Saturday, September 18, 2010

Country Girl Goes to the City and Visa Versa

Pet spent much of her childhood at her grandparent's house in Uptown Manhattan

Ah...A wonderful garden in Provence. Karen can't wait to smell the flowers!

Dear faithful Transplant readers, sorry we’ve been MIA for so long but family health woes have had us both sidelined. But we’re back!!!!! And writing about Country Girl Visiting the city and vice versa


Do you ever leave your comfort zone of bright lights, public transportation and smog and take a trip to clean air, fields of flowers and pure lakes? On occasion, only because my nearest and dearest live in heavy traffic zones I do venture into a city. Not with my dear hubby though, as he’s a confirmed city-phobic. And he defines a city as any named place of 25,000 souls. I’m not in a mood to bash the places where my darling friends and relatives live. So for starters I’ll tell what I love about cities: food and shopping!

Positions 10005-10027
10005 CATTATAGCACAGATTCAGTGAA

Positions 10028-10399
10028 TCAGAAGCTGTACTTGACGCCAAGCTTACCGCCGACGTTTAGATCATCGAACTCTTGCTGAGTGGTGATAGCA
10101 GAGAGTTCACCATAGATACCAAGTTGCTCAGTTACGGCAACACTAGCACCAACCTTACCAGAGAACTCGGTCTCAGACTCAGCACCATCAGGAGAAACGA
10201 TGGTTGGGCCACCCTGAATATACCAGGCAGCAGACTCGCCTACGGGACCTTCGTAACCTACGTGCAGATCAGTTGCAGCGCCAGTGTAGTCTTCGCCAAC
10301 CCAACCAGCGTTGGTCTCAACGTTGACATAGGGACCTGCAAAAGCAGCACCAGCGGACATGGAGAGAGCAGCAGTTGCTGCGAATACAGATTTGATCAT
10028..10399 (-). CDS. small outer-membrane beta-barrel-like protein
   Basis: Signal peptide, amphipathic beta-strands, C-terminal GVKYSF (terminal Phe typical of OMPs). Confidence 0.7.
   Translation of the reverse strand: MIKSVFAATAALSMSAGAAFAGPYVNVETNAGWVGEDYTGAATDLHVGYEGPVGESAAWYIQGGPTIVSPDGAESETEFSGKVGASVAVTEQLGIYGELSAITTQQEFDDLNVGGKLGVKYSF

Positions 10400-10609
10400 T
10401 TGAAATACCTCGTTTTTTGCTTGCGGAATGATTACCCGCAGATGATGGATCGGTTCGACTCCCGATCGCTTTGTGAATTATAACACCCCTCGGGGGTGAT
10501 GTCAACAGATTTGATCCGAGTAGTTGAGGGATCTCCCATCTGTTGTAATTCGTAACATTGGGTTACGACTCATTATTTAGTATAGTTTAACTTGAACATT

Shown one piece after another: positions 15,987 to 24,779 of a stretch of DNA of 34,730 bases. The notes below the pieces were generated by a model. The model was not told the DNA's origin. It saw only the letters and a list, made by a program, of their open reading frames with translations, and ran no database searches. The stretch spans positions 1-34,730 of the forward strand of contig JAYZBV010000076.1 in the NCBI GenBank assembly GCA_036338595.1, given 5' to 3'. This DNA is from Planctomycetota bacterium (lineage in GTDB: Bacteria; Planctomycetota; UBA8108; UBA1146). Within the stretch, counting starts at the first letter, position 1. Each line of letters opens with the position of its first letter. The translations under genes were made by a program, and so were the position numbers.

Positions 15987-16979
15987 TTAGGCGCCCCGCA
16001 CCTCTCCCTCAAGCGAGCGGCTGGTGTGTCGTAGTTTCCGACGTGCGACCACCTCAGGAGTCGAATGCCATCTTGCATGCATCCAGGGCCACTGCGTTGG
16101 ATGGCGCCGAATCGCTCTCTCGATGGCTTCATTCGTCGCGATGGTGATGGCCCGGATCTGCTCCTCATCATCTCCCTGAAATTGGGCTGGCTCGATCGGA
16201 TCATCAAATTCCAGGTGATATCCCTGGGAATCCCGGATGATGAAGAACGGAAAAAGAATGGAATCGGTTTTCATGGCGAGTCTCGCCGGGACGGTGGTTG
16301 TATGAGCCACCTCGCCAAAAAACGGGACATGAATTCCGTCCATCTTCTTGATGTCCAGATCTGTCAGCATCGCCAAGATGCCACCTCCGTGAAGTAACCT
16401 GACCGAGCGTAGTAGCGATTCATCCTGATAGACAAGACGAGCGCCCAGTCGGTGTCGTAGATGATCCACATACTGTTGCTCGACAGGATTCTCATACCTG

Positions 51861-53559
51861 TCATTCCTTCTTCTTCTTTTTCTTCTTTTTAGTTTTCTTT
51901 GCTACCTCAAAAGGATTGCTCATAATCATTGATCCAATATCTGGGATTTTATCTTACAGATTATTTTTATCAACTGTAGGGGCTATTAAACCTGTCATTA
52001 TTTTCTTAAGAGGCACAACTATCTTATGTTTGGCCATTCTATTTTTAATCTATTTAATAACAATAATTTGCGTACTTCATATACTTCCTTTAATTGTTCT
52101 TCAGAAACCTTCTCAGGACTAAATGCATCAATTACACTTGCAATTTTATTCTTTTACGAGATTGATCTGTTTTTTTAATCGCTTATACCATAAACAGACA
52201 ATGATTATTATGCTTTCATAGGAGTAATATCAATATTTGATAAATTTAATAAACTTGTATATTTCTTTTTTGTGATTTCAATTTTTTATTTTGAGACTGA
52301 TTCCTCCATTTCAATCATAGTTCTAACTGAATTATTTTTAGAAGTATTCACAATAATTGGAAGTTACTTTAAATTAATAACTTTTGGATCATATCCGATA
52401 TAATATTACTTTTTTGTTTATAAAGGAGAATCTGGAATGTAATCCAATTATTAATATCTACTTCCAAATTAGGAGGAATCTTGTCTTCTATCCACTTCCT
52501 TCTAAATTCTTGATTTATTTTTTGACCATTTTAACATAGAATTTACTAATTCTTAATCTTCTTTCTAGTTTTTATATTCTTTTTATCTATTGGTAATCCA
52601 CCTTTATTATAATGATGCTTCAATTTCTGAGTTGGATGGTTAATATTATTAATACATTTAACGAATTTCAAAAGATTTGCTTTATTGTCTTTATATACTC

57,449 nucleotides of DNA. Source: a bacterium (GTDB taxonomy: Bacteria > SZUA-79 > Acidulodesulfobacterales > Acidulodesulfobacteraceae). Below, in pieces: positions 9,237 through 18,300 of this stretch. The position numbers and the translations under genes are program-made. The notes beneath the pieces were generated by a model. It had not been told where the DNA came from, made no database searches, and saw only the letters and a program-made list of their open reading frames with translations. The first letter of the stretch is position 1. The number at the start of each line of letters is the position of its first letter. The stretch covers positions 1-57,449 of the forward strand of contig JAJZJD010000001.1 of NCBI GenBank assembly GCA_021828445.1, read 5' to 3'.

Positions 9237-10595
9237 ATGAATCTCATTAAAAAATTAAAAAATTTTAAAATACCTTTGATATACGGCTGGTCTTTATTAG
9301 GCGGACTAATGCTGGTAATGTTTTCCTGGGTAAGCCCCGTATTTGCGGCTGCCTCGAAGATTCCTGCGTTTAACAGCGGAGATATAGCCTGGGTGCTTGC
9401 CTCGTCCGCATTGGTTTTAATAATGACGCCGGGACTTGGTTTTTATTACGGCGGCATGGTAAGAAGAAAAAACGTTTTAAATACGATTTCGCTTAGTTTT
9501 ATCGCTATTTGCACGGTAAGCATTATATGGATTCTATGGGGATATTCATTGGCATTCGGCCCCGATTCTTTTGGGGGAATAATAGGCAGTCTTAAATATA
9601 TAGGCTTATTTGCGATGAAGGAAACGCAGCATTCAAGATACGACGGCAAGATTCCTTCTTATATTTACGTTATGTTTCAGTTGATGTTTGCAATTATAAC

YES!!!! I’ve been dreaming of my vacation that’s coming up to the South of France! I’ve been missing my country roots and can’t wait to spend some down time in the beautiful countryside of Province. I’ve never been before but from what my friends say it will be just what I need: a breather from city life! Although I love what tinsel town has to offer the pace can be beyond crazy. So spending some time lounging with friends in a chateau in Province sounds pretty darn good right now.